184

tl;dr: Add this to your vimrc to make the backspace work like in most other programs: set backspace=indent,eol,start Longer answer Though the default behaviour may be surprising, the backspace "not working" can be considered a feature; it can prevents you from accidentally removing indentation, and from removing too much text by restricting it to the ...


60

A common binding you'll see is jj, because it works well for QWERTY layouts if you use home row positioning. inoremap jj <ESC> In that case, to type a literal jj - you should wait for 1 sec (by default) between typing the second character. (see :help 'timeout' for details) There is also c-o which will take you out of insert, letting you do one ...


43

You can use digraphs: Ctrl+k-N (with a capital N) In Insert mode, digraphs are entered by Ctrl+k followed by a two-character sequence. For en-dash, the sequence is -N. As Quincy pointed out, U+2014 is em-dash. If you want to enter that using digraphs, the sequence is -M.


38

Beside the built-in alternatives <C-[> and <C-c> to <Esc> key cited by others, another popular solution is to remap <CapsLock> as an additional Escape. This both on a Qwerty and Dvorak keyboard. This way you can press Esc very easily with the left little finger, without removing hands from the HomeRow (incidentally, Escape was just ...


31

You can use the +startinsert option (or +star for short) to start Vim with insert mode. vim +star myfile.txt If you want this to happen by default when starting Vim, you can make an alias (in your .bashrc or .zshrc for example) as follows: alias vim="vim +startinsert" However, that works only when starting Vim. If you want Vim to be in Insert mode even ...


28

The mappings that I use are: inoremap jk <esc> inoremap kj <esc> This way, you can simply hit j and k at the same time, without having to worry about which one you press first.


25

Instead of just pressing Tab, first press Ctrl-V and then press Tab. This can be used to insert a variety of special chars. See :help i_CTRL-V for details. Ctrl-V also works in command-line mode (:help c-CTRL-V), and even in some other programs entirely. (e.g. bash, mutt.) If you have Ctrl-V mapped to something else, try Ctrl-Q. This has the same effect ...


25

There are many options you have. One option, and IMO the sanest and easiest is to just stop disabling the arrow keys. I understand why many hardcore vimmers say things like You should never ever use the arrow keys again! Every time you use the arrow keys, you waste 3 minutes of time, a puppy dies and somebody switches to Emacs! (Obviously I'm kidding) ...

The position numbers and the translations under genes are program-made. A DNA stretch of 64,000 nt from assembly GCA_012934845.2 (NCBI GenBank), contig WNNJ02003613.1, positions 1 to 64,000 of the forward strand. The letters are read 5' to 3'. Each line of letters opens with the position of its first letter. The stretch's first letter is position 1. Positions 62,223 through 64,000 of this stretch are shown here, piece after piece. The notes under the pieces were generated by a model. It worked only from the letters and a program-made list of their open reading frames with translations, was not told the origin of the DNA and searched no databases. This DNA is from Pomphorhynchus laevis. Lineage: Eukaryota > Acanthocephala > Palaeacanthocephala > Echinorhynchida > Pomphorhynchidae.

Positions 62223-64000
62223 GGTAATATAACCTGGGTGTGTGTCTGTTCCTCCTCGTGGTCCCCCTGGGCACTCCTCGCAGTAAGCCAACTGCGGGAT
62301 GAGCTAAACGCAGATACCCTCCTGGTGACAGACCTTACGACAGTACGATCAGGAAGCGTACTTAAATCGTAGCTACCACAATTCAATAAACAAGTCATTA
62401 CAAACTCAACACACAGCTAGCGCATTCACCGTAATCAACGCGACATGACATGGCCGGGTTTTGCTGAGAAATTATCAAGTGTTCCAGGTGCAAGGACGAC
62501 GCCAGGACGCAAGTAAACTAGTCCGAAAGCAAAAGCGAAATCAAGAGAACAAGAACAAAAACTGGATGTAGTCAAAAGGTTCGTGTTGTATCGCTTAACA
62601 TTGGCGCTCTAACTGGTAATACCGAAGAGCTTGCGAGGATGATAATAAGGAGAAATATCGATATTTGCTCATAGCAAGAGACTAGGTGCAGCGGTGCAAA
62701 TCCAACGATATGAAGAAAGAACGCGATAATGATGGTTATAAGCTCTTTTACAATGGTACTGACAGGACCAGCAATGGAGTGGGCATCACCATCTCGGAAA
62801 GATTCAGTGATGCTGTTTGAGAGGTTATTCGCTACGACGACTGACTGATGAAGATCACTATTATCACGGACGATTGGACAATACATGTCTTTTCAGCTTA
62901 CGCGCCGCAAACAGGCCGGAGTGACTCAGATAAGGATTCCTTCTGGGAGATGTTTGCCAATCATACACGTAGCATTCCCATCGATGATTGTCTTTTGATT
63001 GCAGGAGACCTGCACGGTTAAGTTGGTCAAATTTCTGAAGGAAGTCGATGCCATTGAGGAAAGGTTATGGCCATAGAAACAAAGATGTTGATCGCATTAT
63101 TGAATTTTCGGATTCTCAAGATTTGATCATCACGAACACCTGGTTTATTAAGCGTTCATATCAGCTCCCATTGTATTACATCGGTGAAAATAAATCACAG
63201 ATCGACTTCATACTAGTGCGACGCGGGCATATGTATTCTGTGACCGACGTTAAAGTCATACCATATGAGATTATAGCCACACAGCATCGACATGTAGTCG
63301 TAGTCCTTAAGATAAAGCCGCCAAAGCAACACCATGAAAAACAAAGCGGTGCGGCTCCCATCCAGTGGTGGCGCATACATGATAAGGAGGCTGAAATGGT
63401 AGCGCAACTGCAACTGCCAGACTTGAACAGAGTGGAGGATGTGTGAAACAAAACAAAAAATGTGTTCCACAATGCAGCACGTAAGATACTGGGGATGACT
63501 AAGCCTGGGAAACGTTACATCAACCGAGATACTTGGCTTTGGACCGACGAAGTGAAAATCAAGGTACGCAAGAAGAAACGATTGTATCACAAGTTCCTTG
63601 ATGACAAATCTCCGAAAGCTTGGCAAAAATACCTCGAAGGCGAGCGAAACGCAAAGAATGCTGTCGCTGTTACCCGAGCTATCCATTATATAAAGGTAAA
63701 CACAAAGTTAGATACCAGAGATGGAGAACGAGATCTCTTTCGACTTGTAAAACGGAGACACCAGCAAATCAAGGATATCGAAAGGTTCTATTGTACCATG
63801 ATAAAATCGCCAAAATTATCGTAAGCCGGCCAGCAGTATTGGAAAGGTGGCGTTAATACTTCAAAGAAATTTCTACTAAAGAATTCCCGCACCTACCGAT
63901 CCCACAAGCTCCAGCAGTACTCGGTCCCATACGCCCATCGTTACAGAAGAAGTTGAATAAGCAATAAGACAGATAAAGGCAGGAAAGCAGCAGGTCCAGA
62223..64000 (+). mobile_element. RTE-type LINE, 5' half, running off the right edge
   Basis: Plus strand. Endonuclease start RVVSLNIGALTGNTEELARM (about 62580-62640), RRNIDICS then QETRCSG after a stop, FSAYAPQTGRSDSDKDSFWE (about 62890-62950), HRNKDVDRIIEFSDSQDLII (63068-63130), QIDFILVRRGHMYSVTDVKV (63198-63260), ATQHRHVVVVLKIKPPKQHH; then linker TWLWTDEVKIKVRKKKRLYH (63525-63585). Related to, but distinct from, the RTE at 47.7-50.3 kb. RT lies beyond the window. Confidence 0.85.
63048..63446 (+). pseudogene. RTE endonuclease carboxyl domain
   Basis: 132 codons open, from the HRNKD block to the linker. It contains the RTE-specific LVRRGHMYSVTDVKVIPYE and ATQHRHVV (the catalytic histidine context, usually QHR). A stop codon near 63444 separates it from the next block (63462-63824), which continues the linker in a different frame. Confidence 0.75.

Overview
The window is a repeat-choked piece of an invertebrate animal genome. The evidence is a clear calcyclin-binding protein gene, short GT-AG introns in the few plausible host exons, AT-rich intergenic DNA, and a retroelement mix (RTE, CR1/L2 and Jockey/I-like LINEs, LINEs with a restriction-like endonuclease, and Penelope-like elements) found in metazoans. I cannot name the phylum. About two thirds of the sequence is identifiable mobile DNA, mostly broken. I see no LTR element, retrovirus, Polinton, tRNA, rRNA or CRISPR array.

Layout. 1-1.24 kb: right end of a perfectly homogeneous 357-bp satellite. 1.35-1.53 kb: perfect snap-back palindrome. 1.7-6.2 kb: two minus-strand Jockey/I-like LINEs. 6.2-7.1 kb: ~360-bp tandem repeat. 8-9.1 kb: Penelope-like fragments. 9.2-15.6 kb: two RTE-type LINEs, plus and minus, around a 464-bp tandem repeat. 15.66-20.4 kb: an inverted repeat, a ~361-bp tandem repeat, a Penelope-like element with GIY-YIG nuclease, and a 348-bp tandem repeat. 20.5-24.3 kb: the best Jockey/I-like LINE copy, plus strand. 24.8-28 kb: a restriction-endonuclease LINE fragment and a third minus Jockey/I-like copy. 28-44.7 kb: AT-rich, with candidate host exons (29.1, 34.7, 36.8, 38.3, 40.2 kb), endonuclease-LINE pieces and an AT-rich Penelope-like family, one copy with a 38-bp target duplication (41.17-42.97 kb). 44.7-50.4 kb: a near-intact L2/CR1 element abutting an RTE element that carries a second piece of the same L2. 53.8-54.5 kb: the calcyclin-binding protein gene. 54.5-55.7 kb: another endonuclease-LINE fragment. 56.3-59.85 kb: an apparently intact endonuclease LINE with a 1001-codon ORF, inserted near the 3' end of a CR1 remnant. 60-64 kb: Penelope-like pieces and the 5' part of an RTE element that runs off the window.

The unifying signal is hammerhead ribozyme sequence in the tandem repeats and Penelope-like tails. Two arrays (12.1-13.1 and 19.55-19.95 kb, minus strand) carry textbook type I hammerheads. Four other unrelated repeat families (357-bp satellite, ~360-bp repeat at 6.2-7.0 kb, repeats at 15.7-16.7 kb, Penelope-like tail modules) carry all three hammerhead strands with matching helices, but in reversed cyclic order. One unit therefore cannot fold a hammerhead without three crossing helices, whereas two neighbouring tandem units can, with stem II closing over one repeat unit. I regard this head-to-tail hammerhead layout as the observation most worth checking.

24

Others have already provided work-arounds, but as for the reason why it happens, I bet you're accidentally pressing Alt+Space. I'm using Xubuntu with the 105-key Finnish keyboard layout myself, so for me, typing { means pressing AltGr+7. I just did a quick test in xfce4-terminal (on the bash command line), and pressing AltGr+Space indeed produces a no-...


23

Preface: This has nothing to do with Vim as such, but I will show you what I consider to be the "best" way to insert these characters by far; Vim's digraph system is more or less the same, but it only works with Vim. This will work in all applications. This will only work for X11 systems (Linux, BSD, etc.). For Windows, there's AllChars. It hasn't been ...


21

In Vim there are no multi-cursors like in Sublime Text (but there are some plugins as I remember). But it seeems not so important stuff for vim because there is another way to achieve this. For example you have this line Spam and Eggs is all you need for a healthy breakfast I would doing something like this: place cursor in normal mode on the first letter ...


21

I have this in my vimrc, the second part is relevant: inoremap <expr> <silent> <cr> pumvisible() ? "<c-y>" : "<c-g>u<cr>" What this does: everytime you hit Enter in insert mode, it will also "break the undo sequence, start new change" (see h: i_CTRL-G_u). This means, if you hit Enter by mistake, you can now undo your ...


21

Entering insert mode at different locations The vim help documents have a great section on this: :help inserting A quick summary is: i: Insert before the cursor. I: Insert before the first non-blank character of the line. a: Insert after the cursor. A: Insert at the end of the line. o: Begin a new line below the current line and insert. O: Begin a new ...


20

To insert Unicode characters such as the euro or copyright symbols, or diacritical marks such as the German umlaut or accent grave, digraphs can be used. For example, in insert mode press Ctrl+k and type the following: Spanish: a' for á, E' for É, n? for ñ, German: a: for ä, ss for ß, other accented letters: a! for à, a> for â for ê, a? for ã, Greek: a* ...


20